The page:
The Forum asked us our views on the argument that every child has a right to a broad-based education, and if they are opting out of the religion part, they are being left with a vacuum in terms of ethical and moral development within the education system.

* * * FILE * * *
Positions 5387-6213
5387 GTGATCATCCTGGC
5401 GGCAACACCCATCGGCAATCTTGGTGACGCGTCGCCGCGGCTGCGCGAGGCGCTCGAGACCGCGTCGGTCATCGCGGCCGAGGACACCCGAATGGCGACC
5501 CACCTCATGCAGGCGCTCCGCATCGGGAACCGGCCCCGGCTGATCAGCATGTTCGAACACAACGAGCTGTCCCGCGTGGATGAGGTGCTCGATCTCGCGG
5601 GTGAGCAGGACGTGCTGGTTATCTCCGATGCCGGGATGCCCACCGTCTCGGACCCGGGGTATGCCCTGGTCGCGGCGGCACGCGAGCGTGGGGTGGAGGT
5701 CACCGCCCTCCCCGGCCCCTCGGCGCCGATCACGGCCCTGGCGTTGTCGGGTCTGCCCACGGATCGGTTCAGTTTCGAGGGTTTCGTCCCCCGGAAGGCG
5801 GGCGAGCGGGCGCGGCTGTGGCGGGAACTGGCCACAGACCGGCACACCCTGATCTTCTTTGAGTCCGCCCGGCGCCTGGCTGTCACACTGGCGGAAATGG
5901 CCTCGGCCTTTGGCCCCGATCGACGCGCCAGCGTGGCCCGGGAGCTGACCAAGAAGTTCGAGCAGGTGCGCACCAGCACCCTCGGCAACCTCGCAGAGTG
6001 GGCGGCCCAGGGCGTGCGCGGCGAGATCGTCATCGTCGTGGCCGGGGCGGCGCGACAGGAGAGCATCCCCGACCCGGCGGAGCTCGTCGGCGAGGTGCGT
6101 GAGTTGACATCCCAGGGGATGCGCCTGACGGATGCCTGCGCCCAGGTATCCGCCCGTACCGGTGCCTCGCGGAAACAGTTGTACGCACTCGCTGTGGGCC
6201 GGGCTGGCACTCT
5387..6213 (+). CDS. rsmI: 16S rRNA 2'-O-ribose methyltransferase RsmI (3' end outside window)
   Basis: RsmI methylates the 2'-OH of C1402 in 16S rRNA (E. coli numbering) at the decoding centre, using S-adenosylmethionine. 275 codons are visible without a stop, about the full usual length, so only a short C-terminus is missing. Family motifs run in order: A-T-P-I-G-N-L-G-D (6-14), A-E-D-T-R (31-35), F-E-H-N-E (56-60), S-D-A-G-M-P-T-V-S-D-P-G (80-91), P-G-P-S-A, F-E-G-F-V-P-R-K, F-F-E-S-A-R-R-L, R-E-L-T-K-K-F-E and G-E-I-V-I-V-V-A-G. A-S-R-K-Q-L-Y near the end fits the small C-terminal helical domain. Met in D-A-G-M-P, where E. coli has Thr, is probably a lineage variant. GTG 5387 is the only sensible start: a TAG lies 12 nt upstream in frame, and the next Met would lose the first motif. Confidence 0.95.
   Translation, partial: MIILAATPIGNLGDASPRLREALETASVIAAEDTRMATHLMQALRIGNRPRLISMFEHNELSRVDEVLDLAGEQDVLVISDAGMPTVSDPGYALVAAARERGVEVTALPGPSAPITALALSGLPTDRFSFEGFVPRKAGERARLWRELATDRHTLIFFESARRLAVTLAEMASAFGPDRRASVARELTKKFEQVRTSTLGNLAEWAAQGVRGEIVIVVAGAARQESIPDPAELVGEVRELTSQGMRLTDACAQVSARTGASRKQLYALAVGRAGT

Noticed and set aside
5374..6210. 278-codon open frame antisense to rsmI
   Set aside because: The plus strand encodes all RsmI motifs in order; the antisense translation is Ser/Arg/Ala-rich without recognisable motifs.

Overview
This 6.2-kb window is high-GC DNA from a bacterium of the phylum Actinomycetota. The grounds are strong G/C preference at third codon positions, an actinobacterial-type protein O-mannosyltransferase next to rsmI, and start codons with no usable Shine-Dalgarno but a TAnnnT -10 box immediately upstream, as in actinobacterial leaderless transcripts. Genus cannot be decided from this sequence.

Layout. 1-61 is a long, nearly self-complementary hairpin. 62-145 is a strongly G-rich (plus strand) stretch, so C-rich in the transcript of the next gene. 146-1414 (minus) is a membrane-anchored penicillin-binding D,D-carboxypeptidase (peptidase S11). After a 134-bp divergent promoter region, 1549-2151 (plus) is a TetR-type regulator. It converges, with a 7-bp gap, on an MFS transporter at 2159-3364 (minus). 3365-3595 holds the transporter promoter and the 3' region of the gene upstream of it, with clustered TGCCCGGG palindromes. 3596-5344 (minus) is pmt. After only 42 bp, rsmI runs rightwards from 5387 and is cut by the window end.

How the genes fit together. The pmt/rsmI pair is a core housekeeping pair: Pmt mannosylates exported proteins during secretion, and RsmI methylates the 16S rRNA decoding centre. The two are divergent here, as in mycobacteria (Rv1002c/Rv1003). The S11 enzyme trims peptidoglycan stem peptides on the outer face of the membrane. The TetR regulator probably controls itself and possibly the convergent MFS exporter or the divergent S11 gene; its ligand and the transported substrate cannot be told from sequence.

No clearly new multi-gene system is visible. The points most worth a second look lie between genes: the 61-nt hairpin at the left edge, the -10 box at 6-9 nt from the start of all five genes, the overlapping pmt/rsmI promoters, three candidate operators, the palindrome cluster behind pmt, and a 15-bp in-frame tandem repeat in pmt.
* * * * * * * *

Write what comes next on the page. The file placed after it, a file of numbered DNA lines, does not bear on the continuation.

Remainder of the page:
Michael: What should be happening is that the state should be ensuring the requirement that all children get a minimum level of moral education. And, as per the Constitution, that is a distinct issue separate from religious education. So there should be, however it is incorporated into the curriculum, a mechanism whereby children can have a moral education class that is not based on religion but on universal principles, like justice and compassion and empathy. Then you have religion, and there are two aspects to religion. There is education about religion, which children should have access to, and then there is education that a particular religion is true and that is what they should have the right to opt out from. There is also a further Constitutional distinction between religion and morality. In the Constitutional section on religion, it says that the profession and practice of religion is guaranteed subject to public order and morality. So morality supersedes religion in the Constitution. It’s not even that they are distinct but on the same level. It is that the practice and profession of religion is subject to morality. So morality should be the main focus of the type of education that you’re talking about there. And then religion should be taught, within the subject of morality, as one of the ways that people believe that they get morality. But it shouldn’t be on a par, and it isn’t, either in terms of human rights law or even in terms of our own Constitution.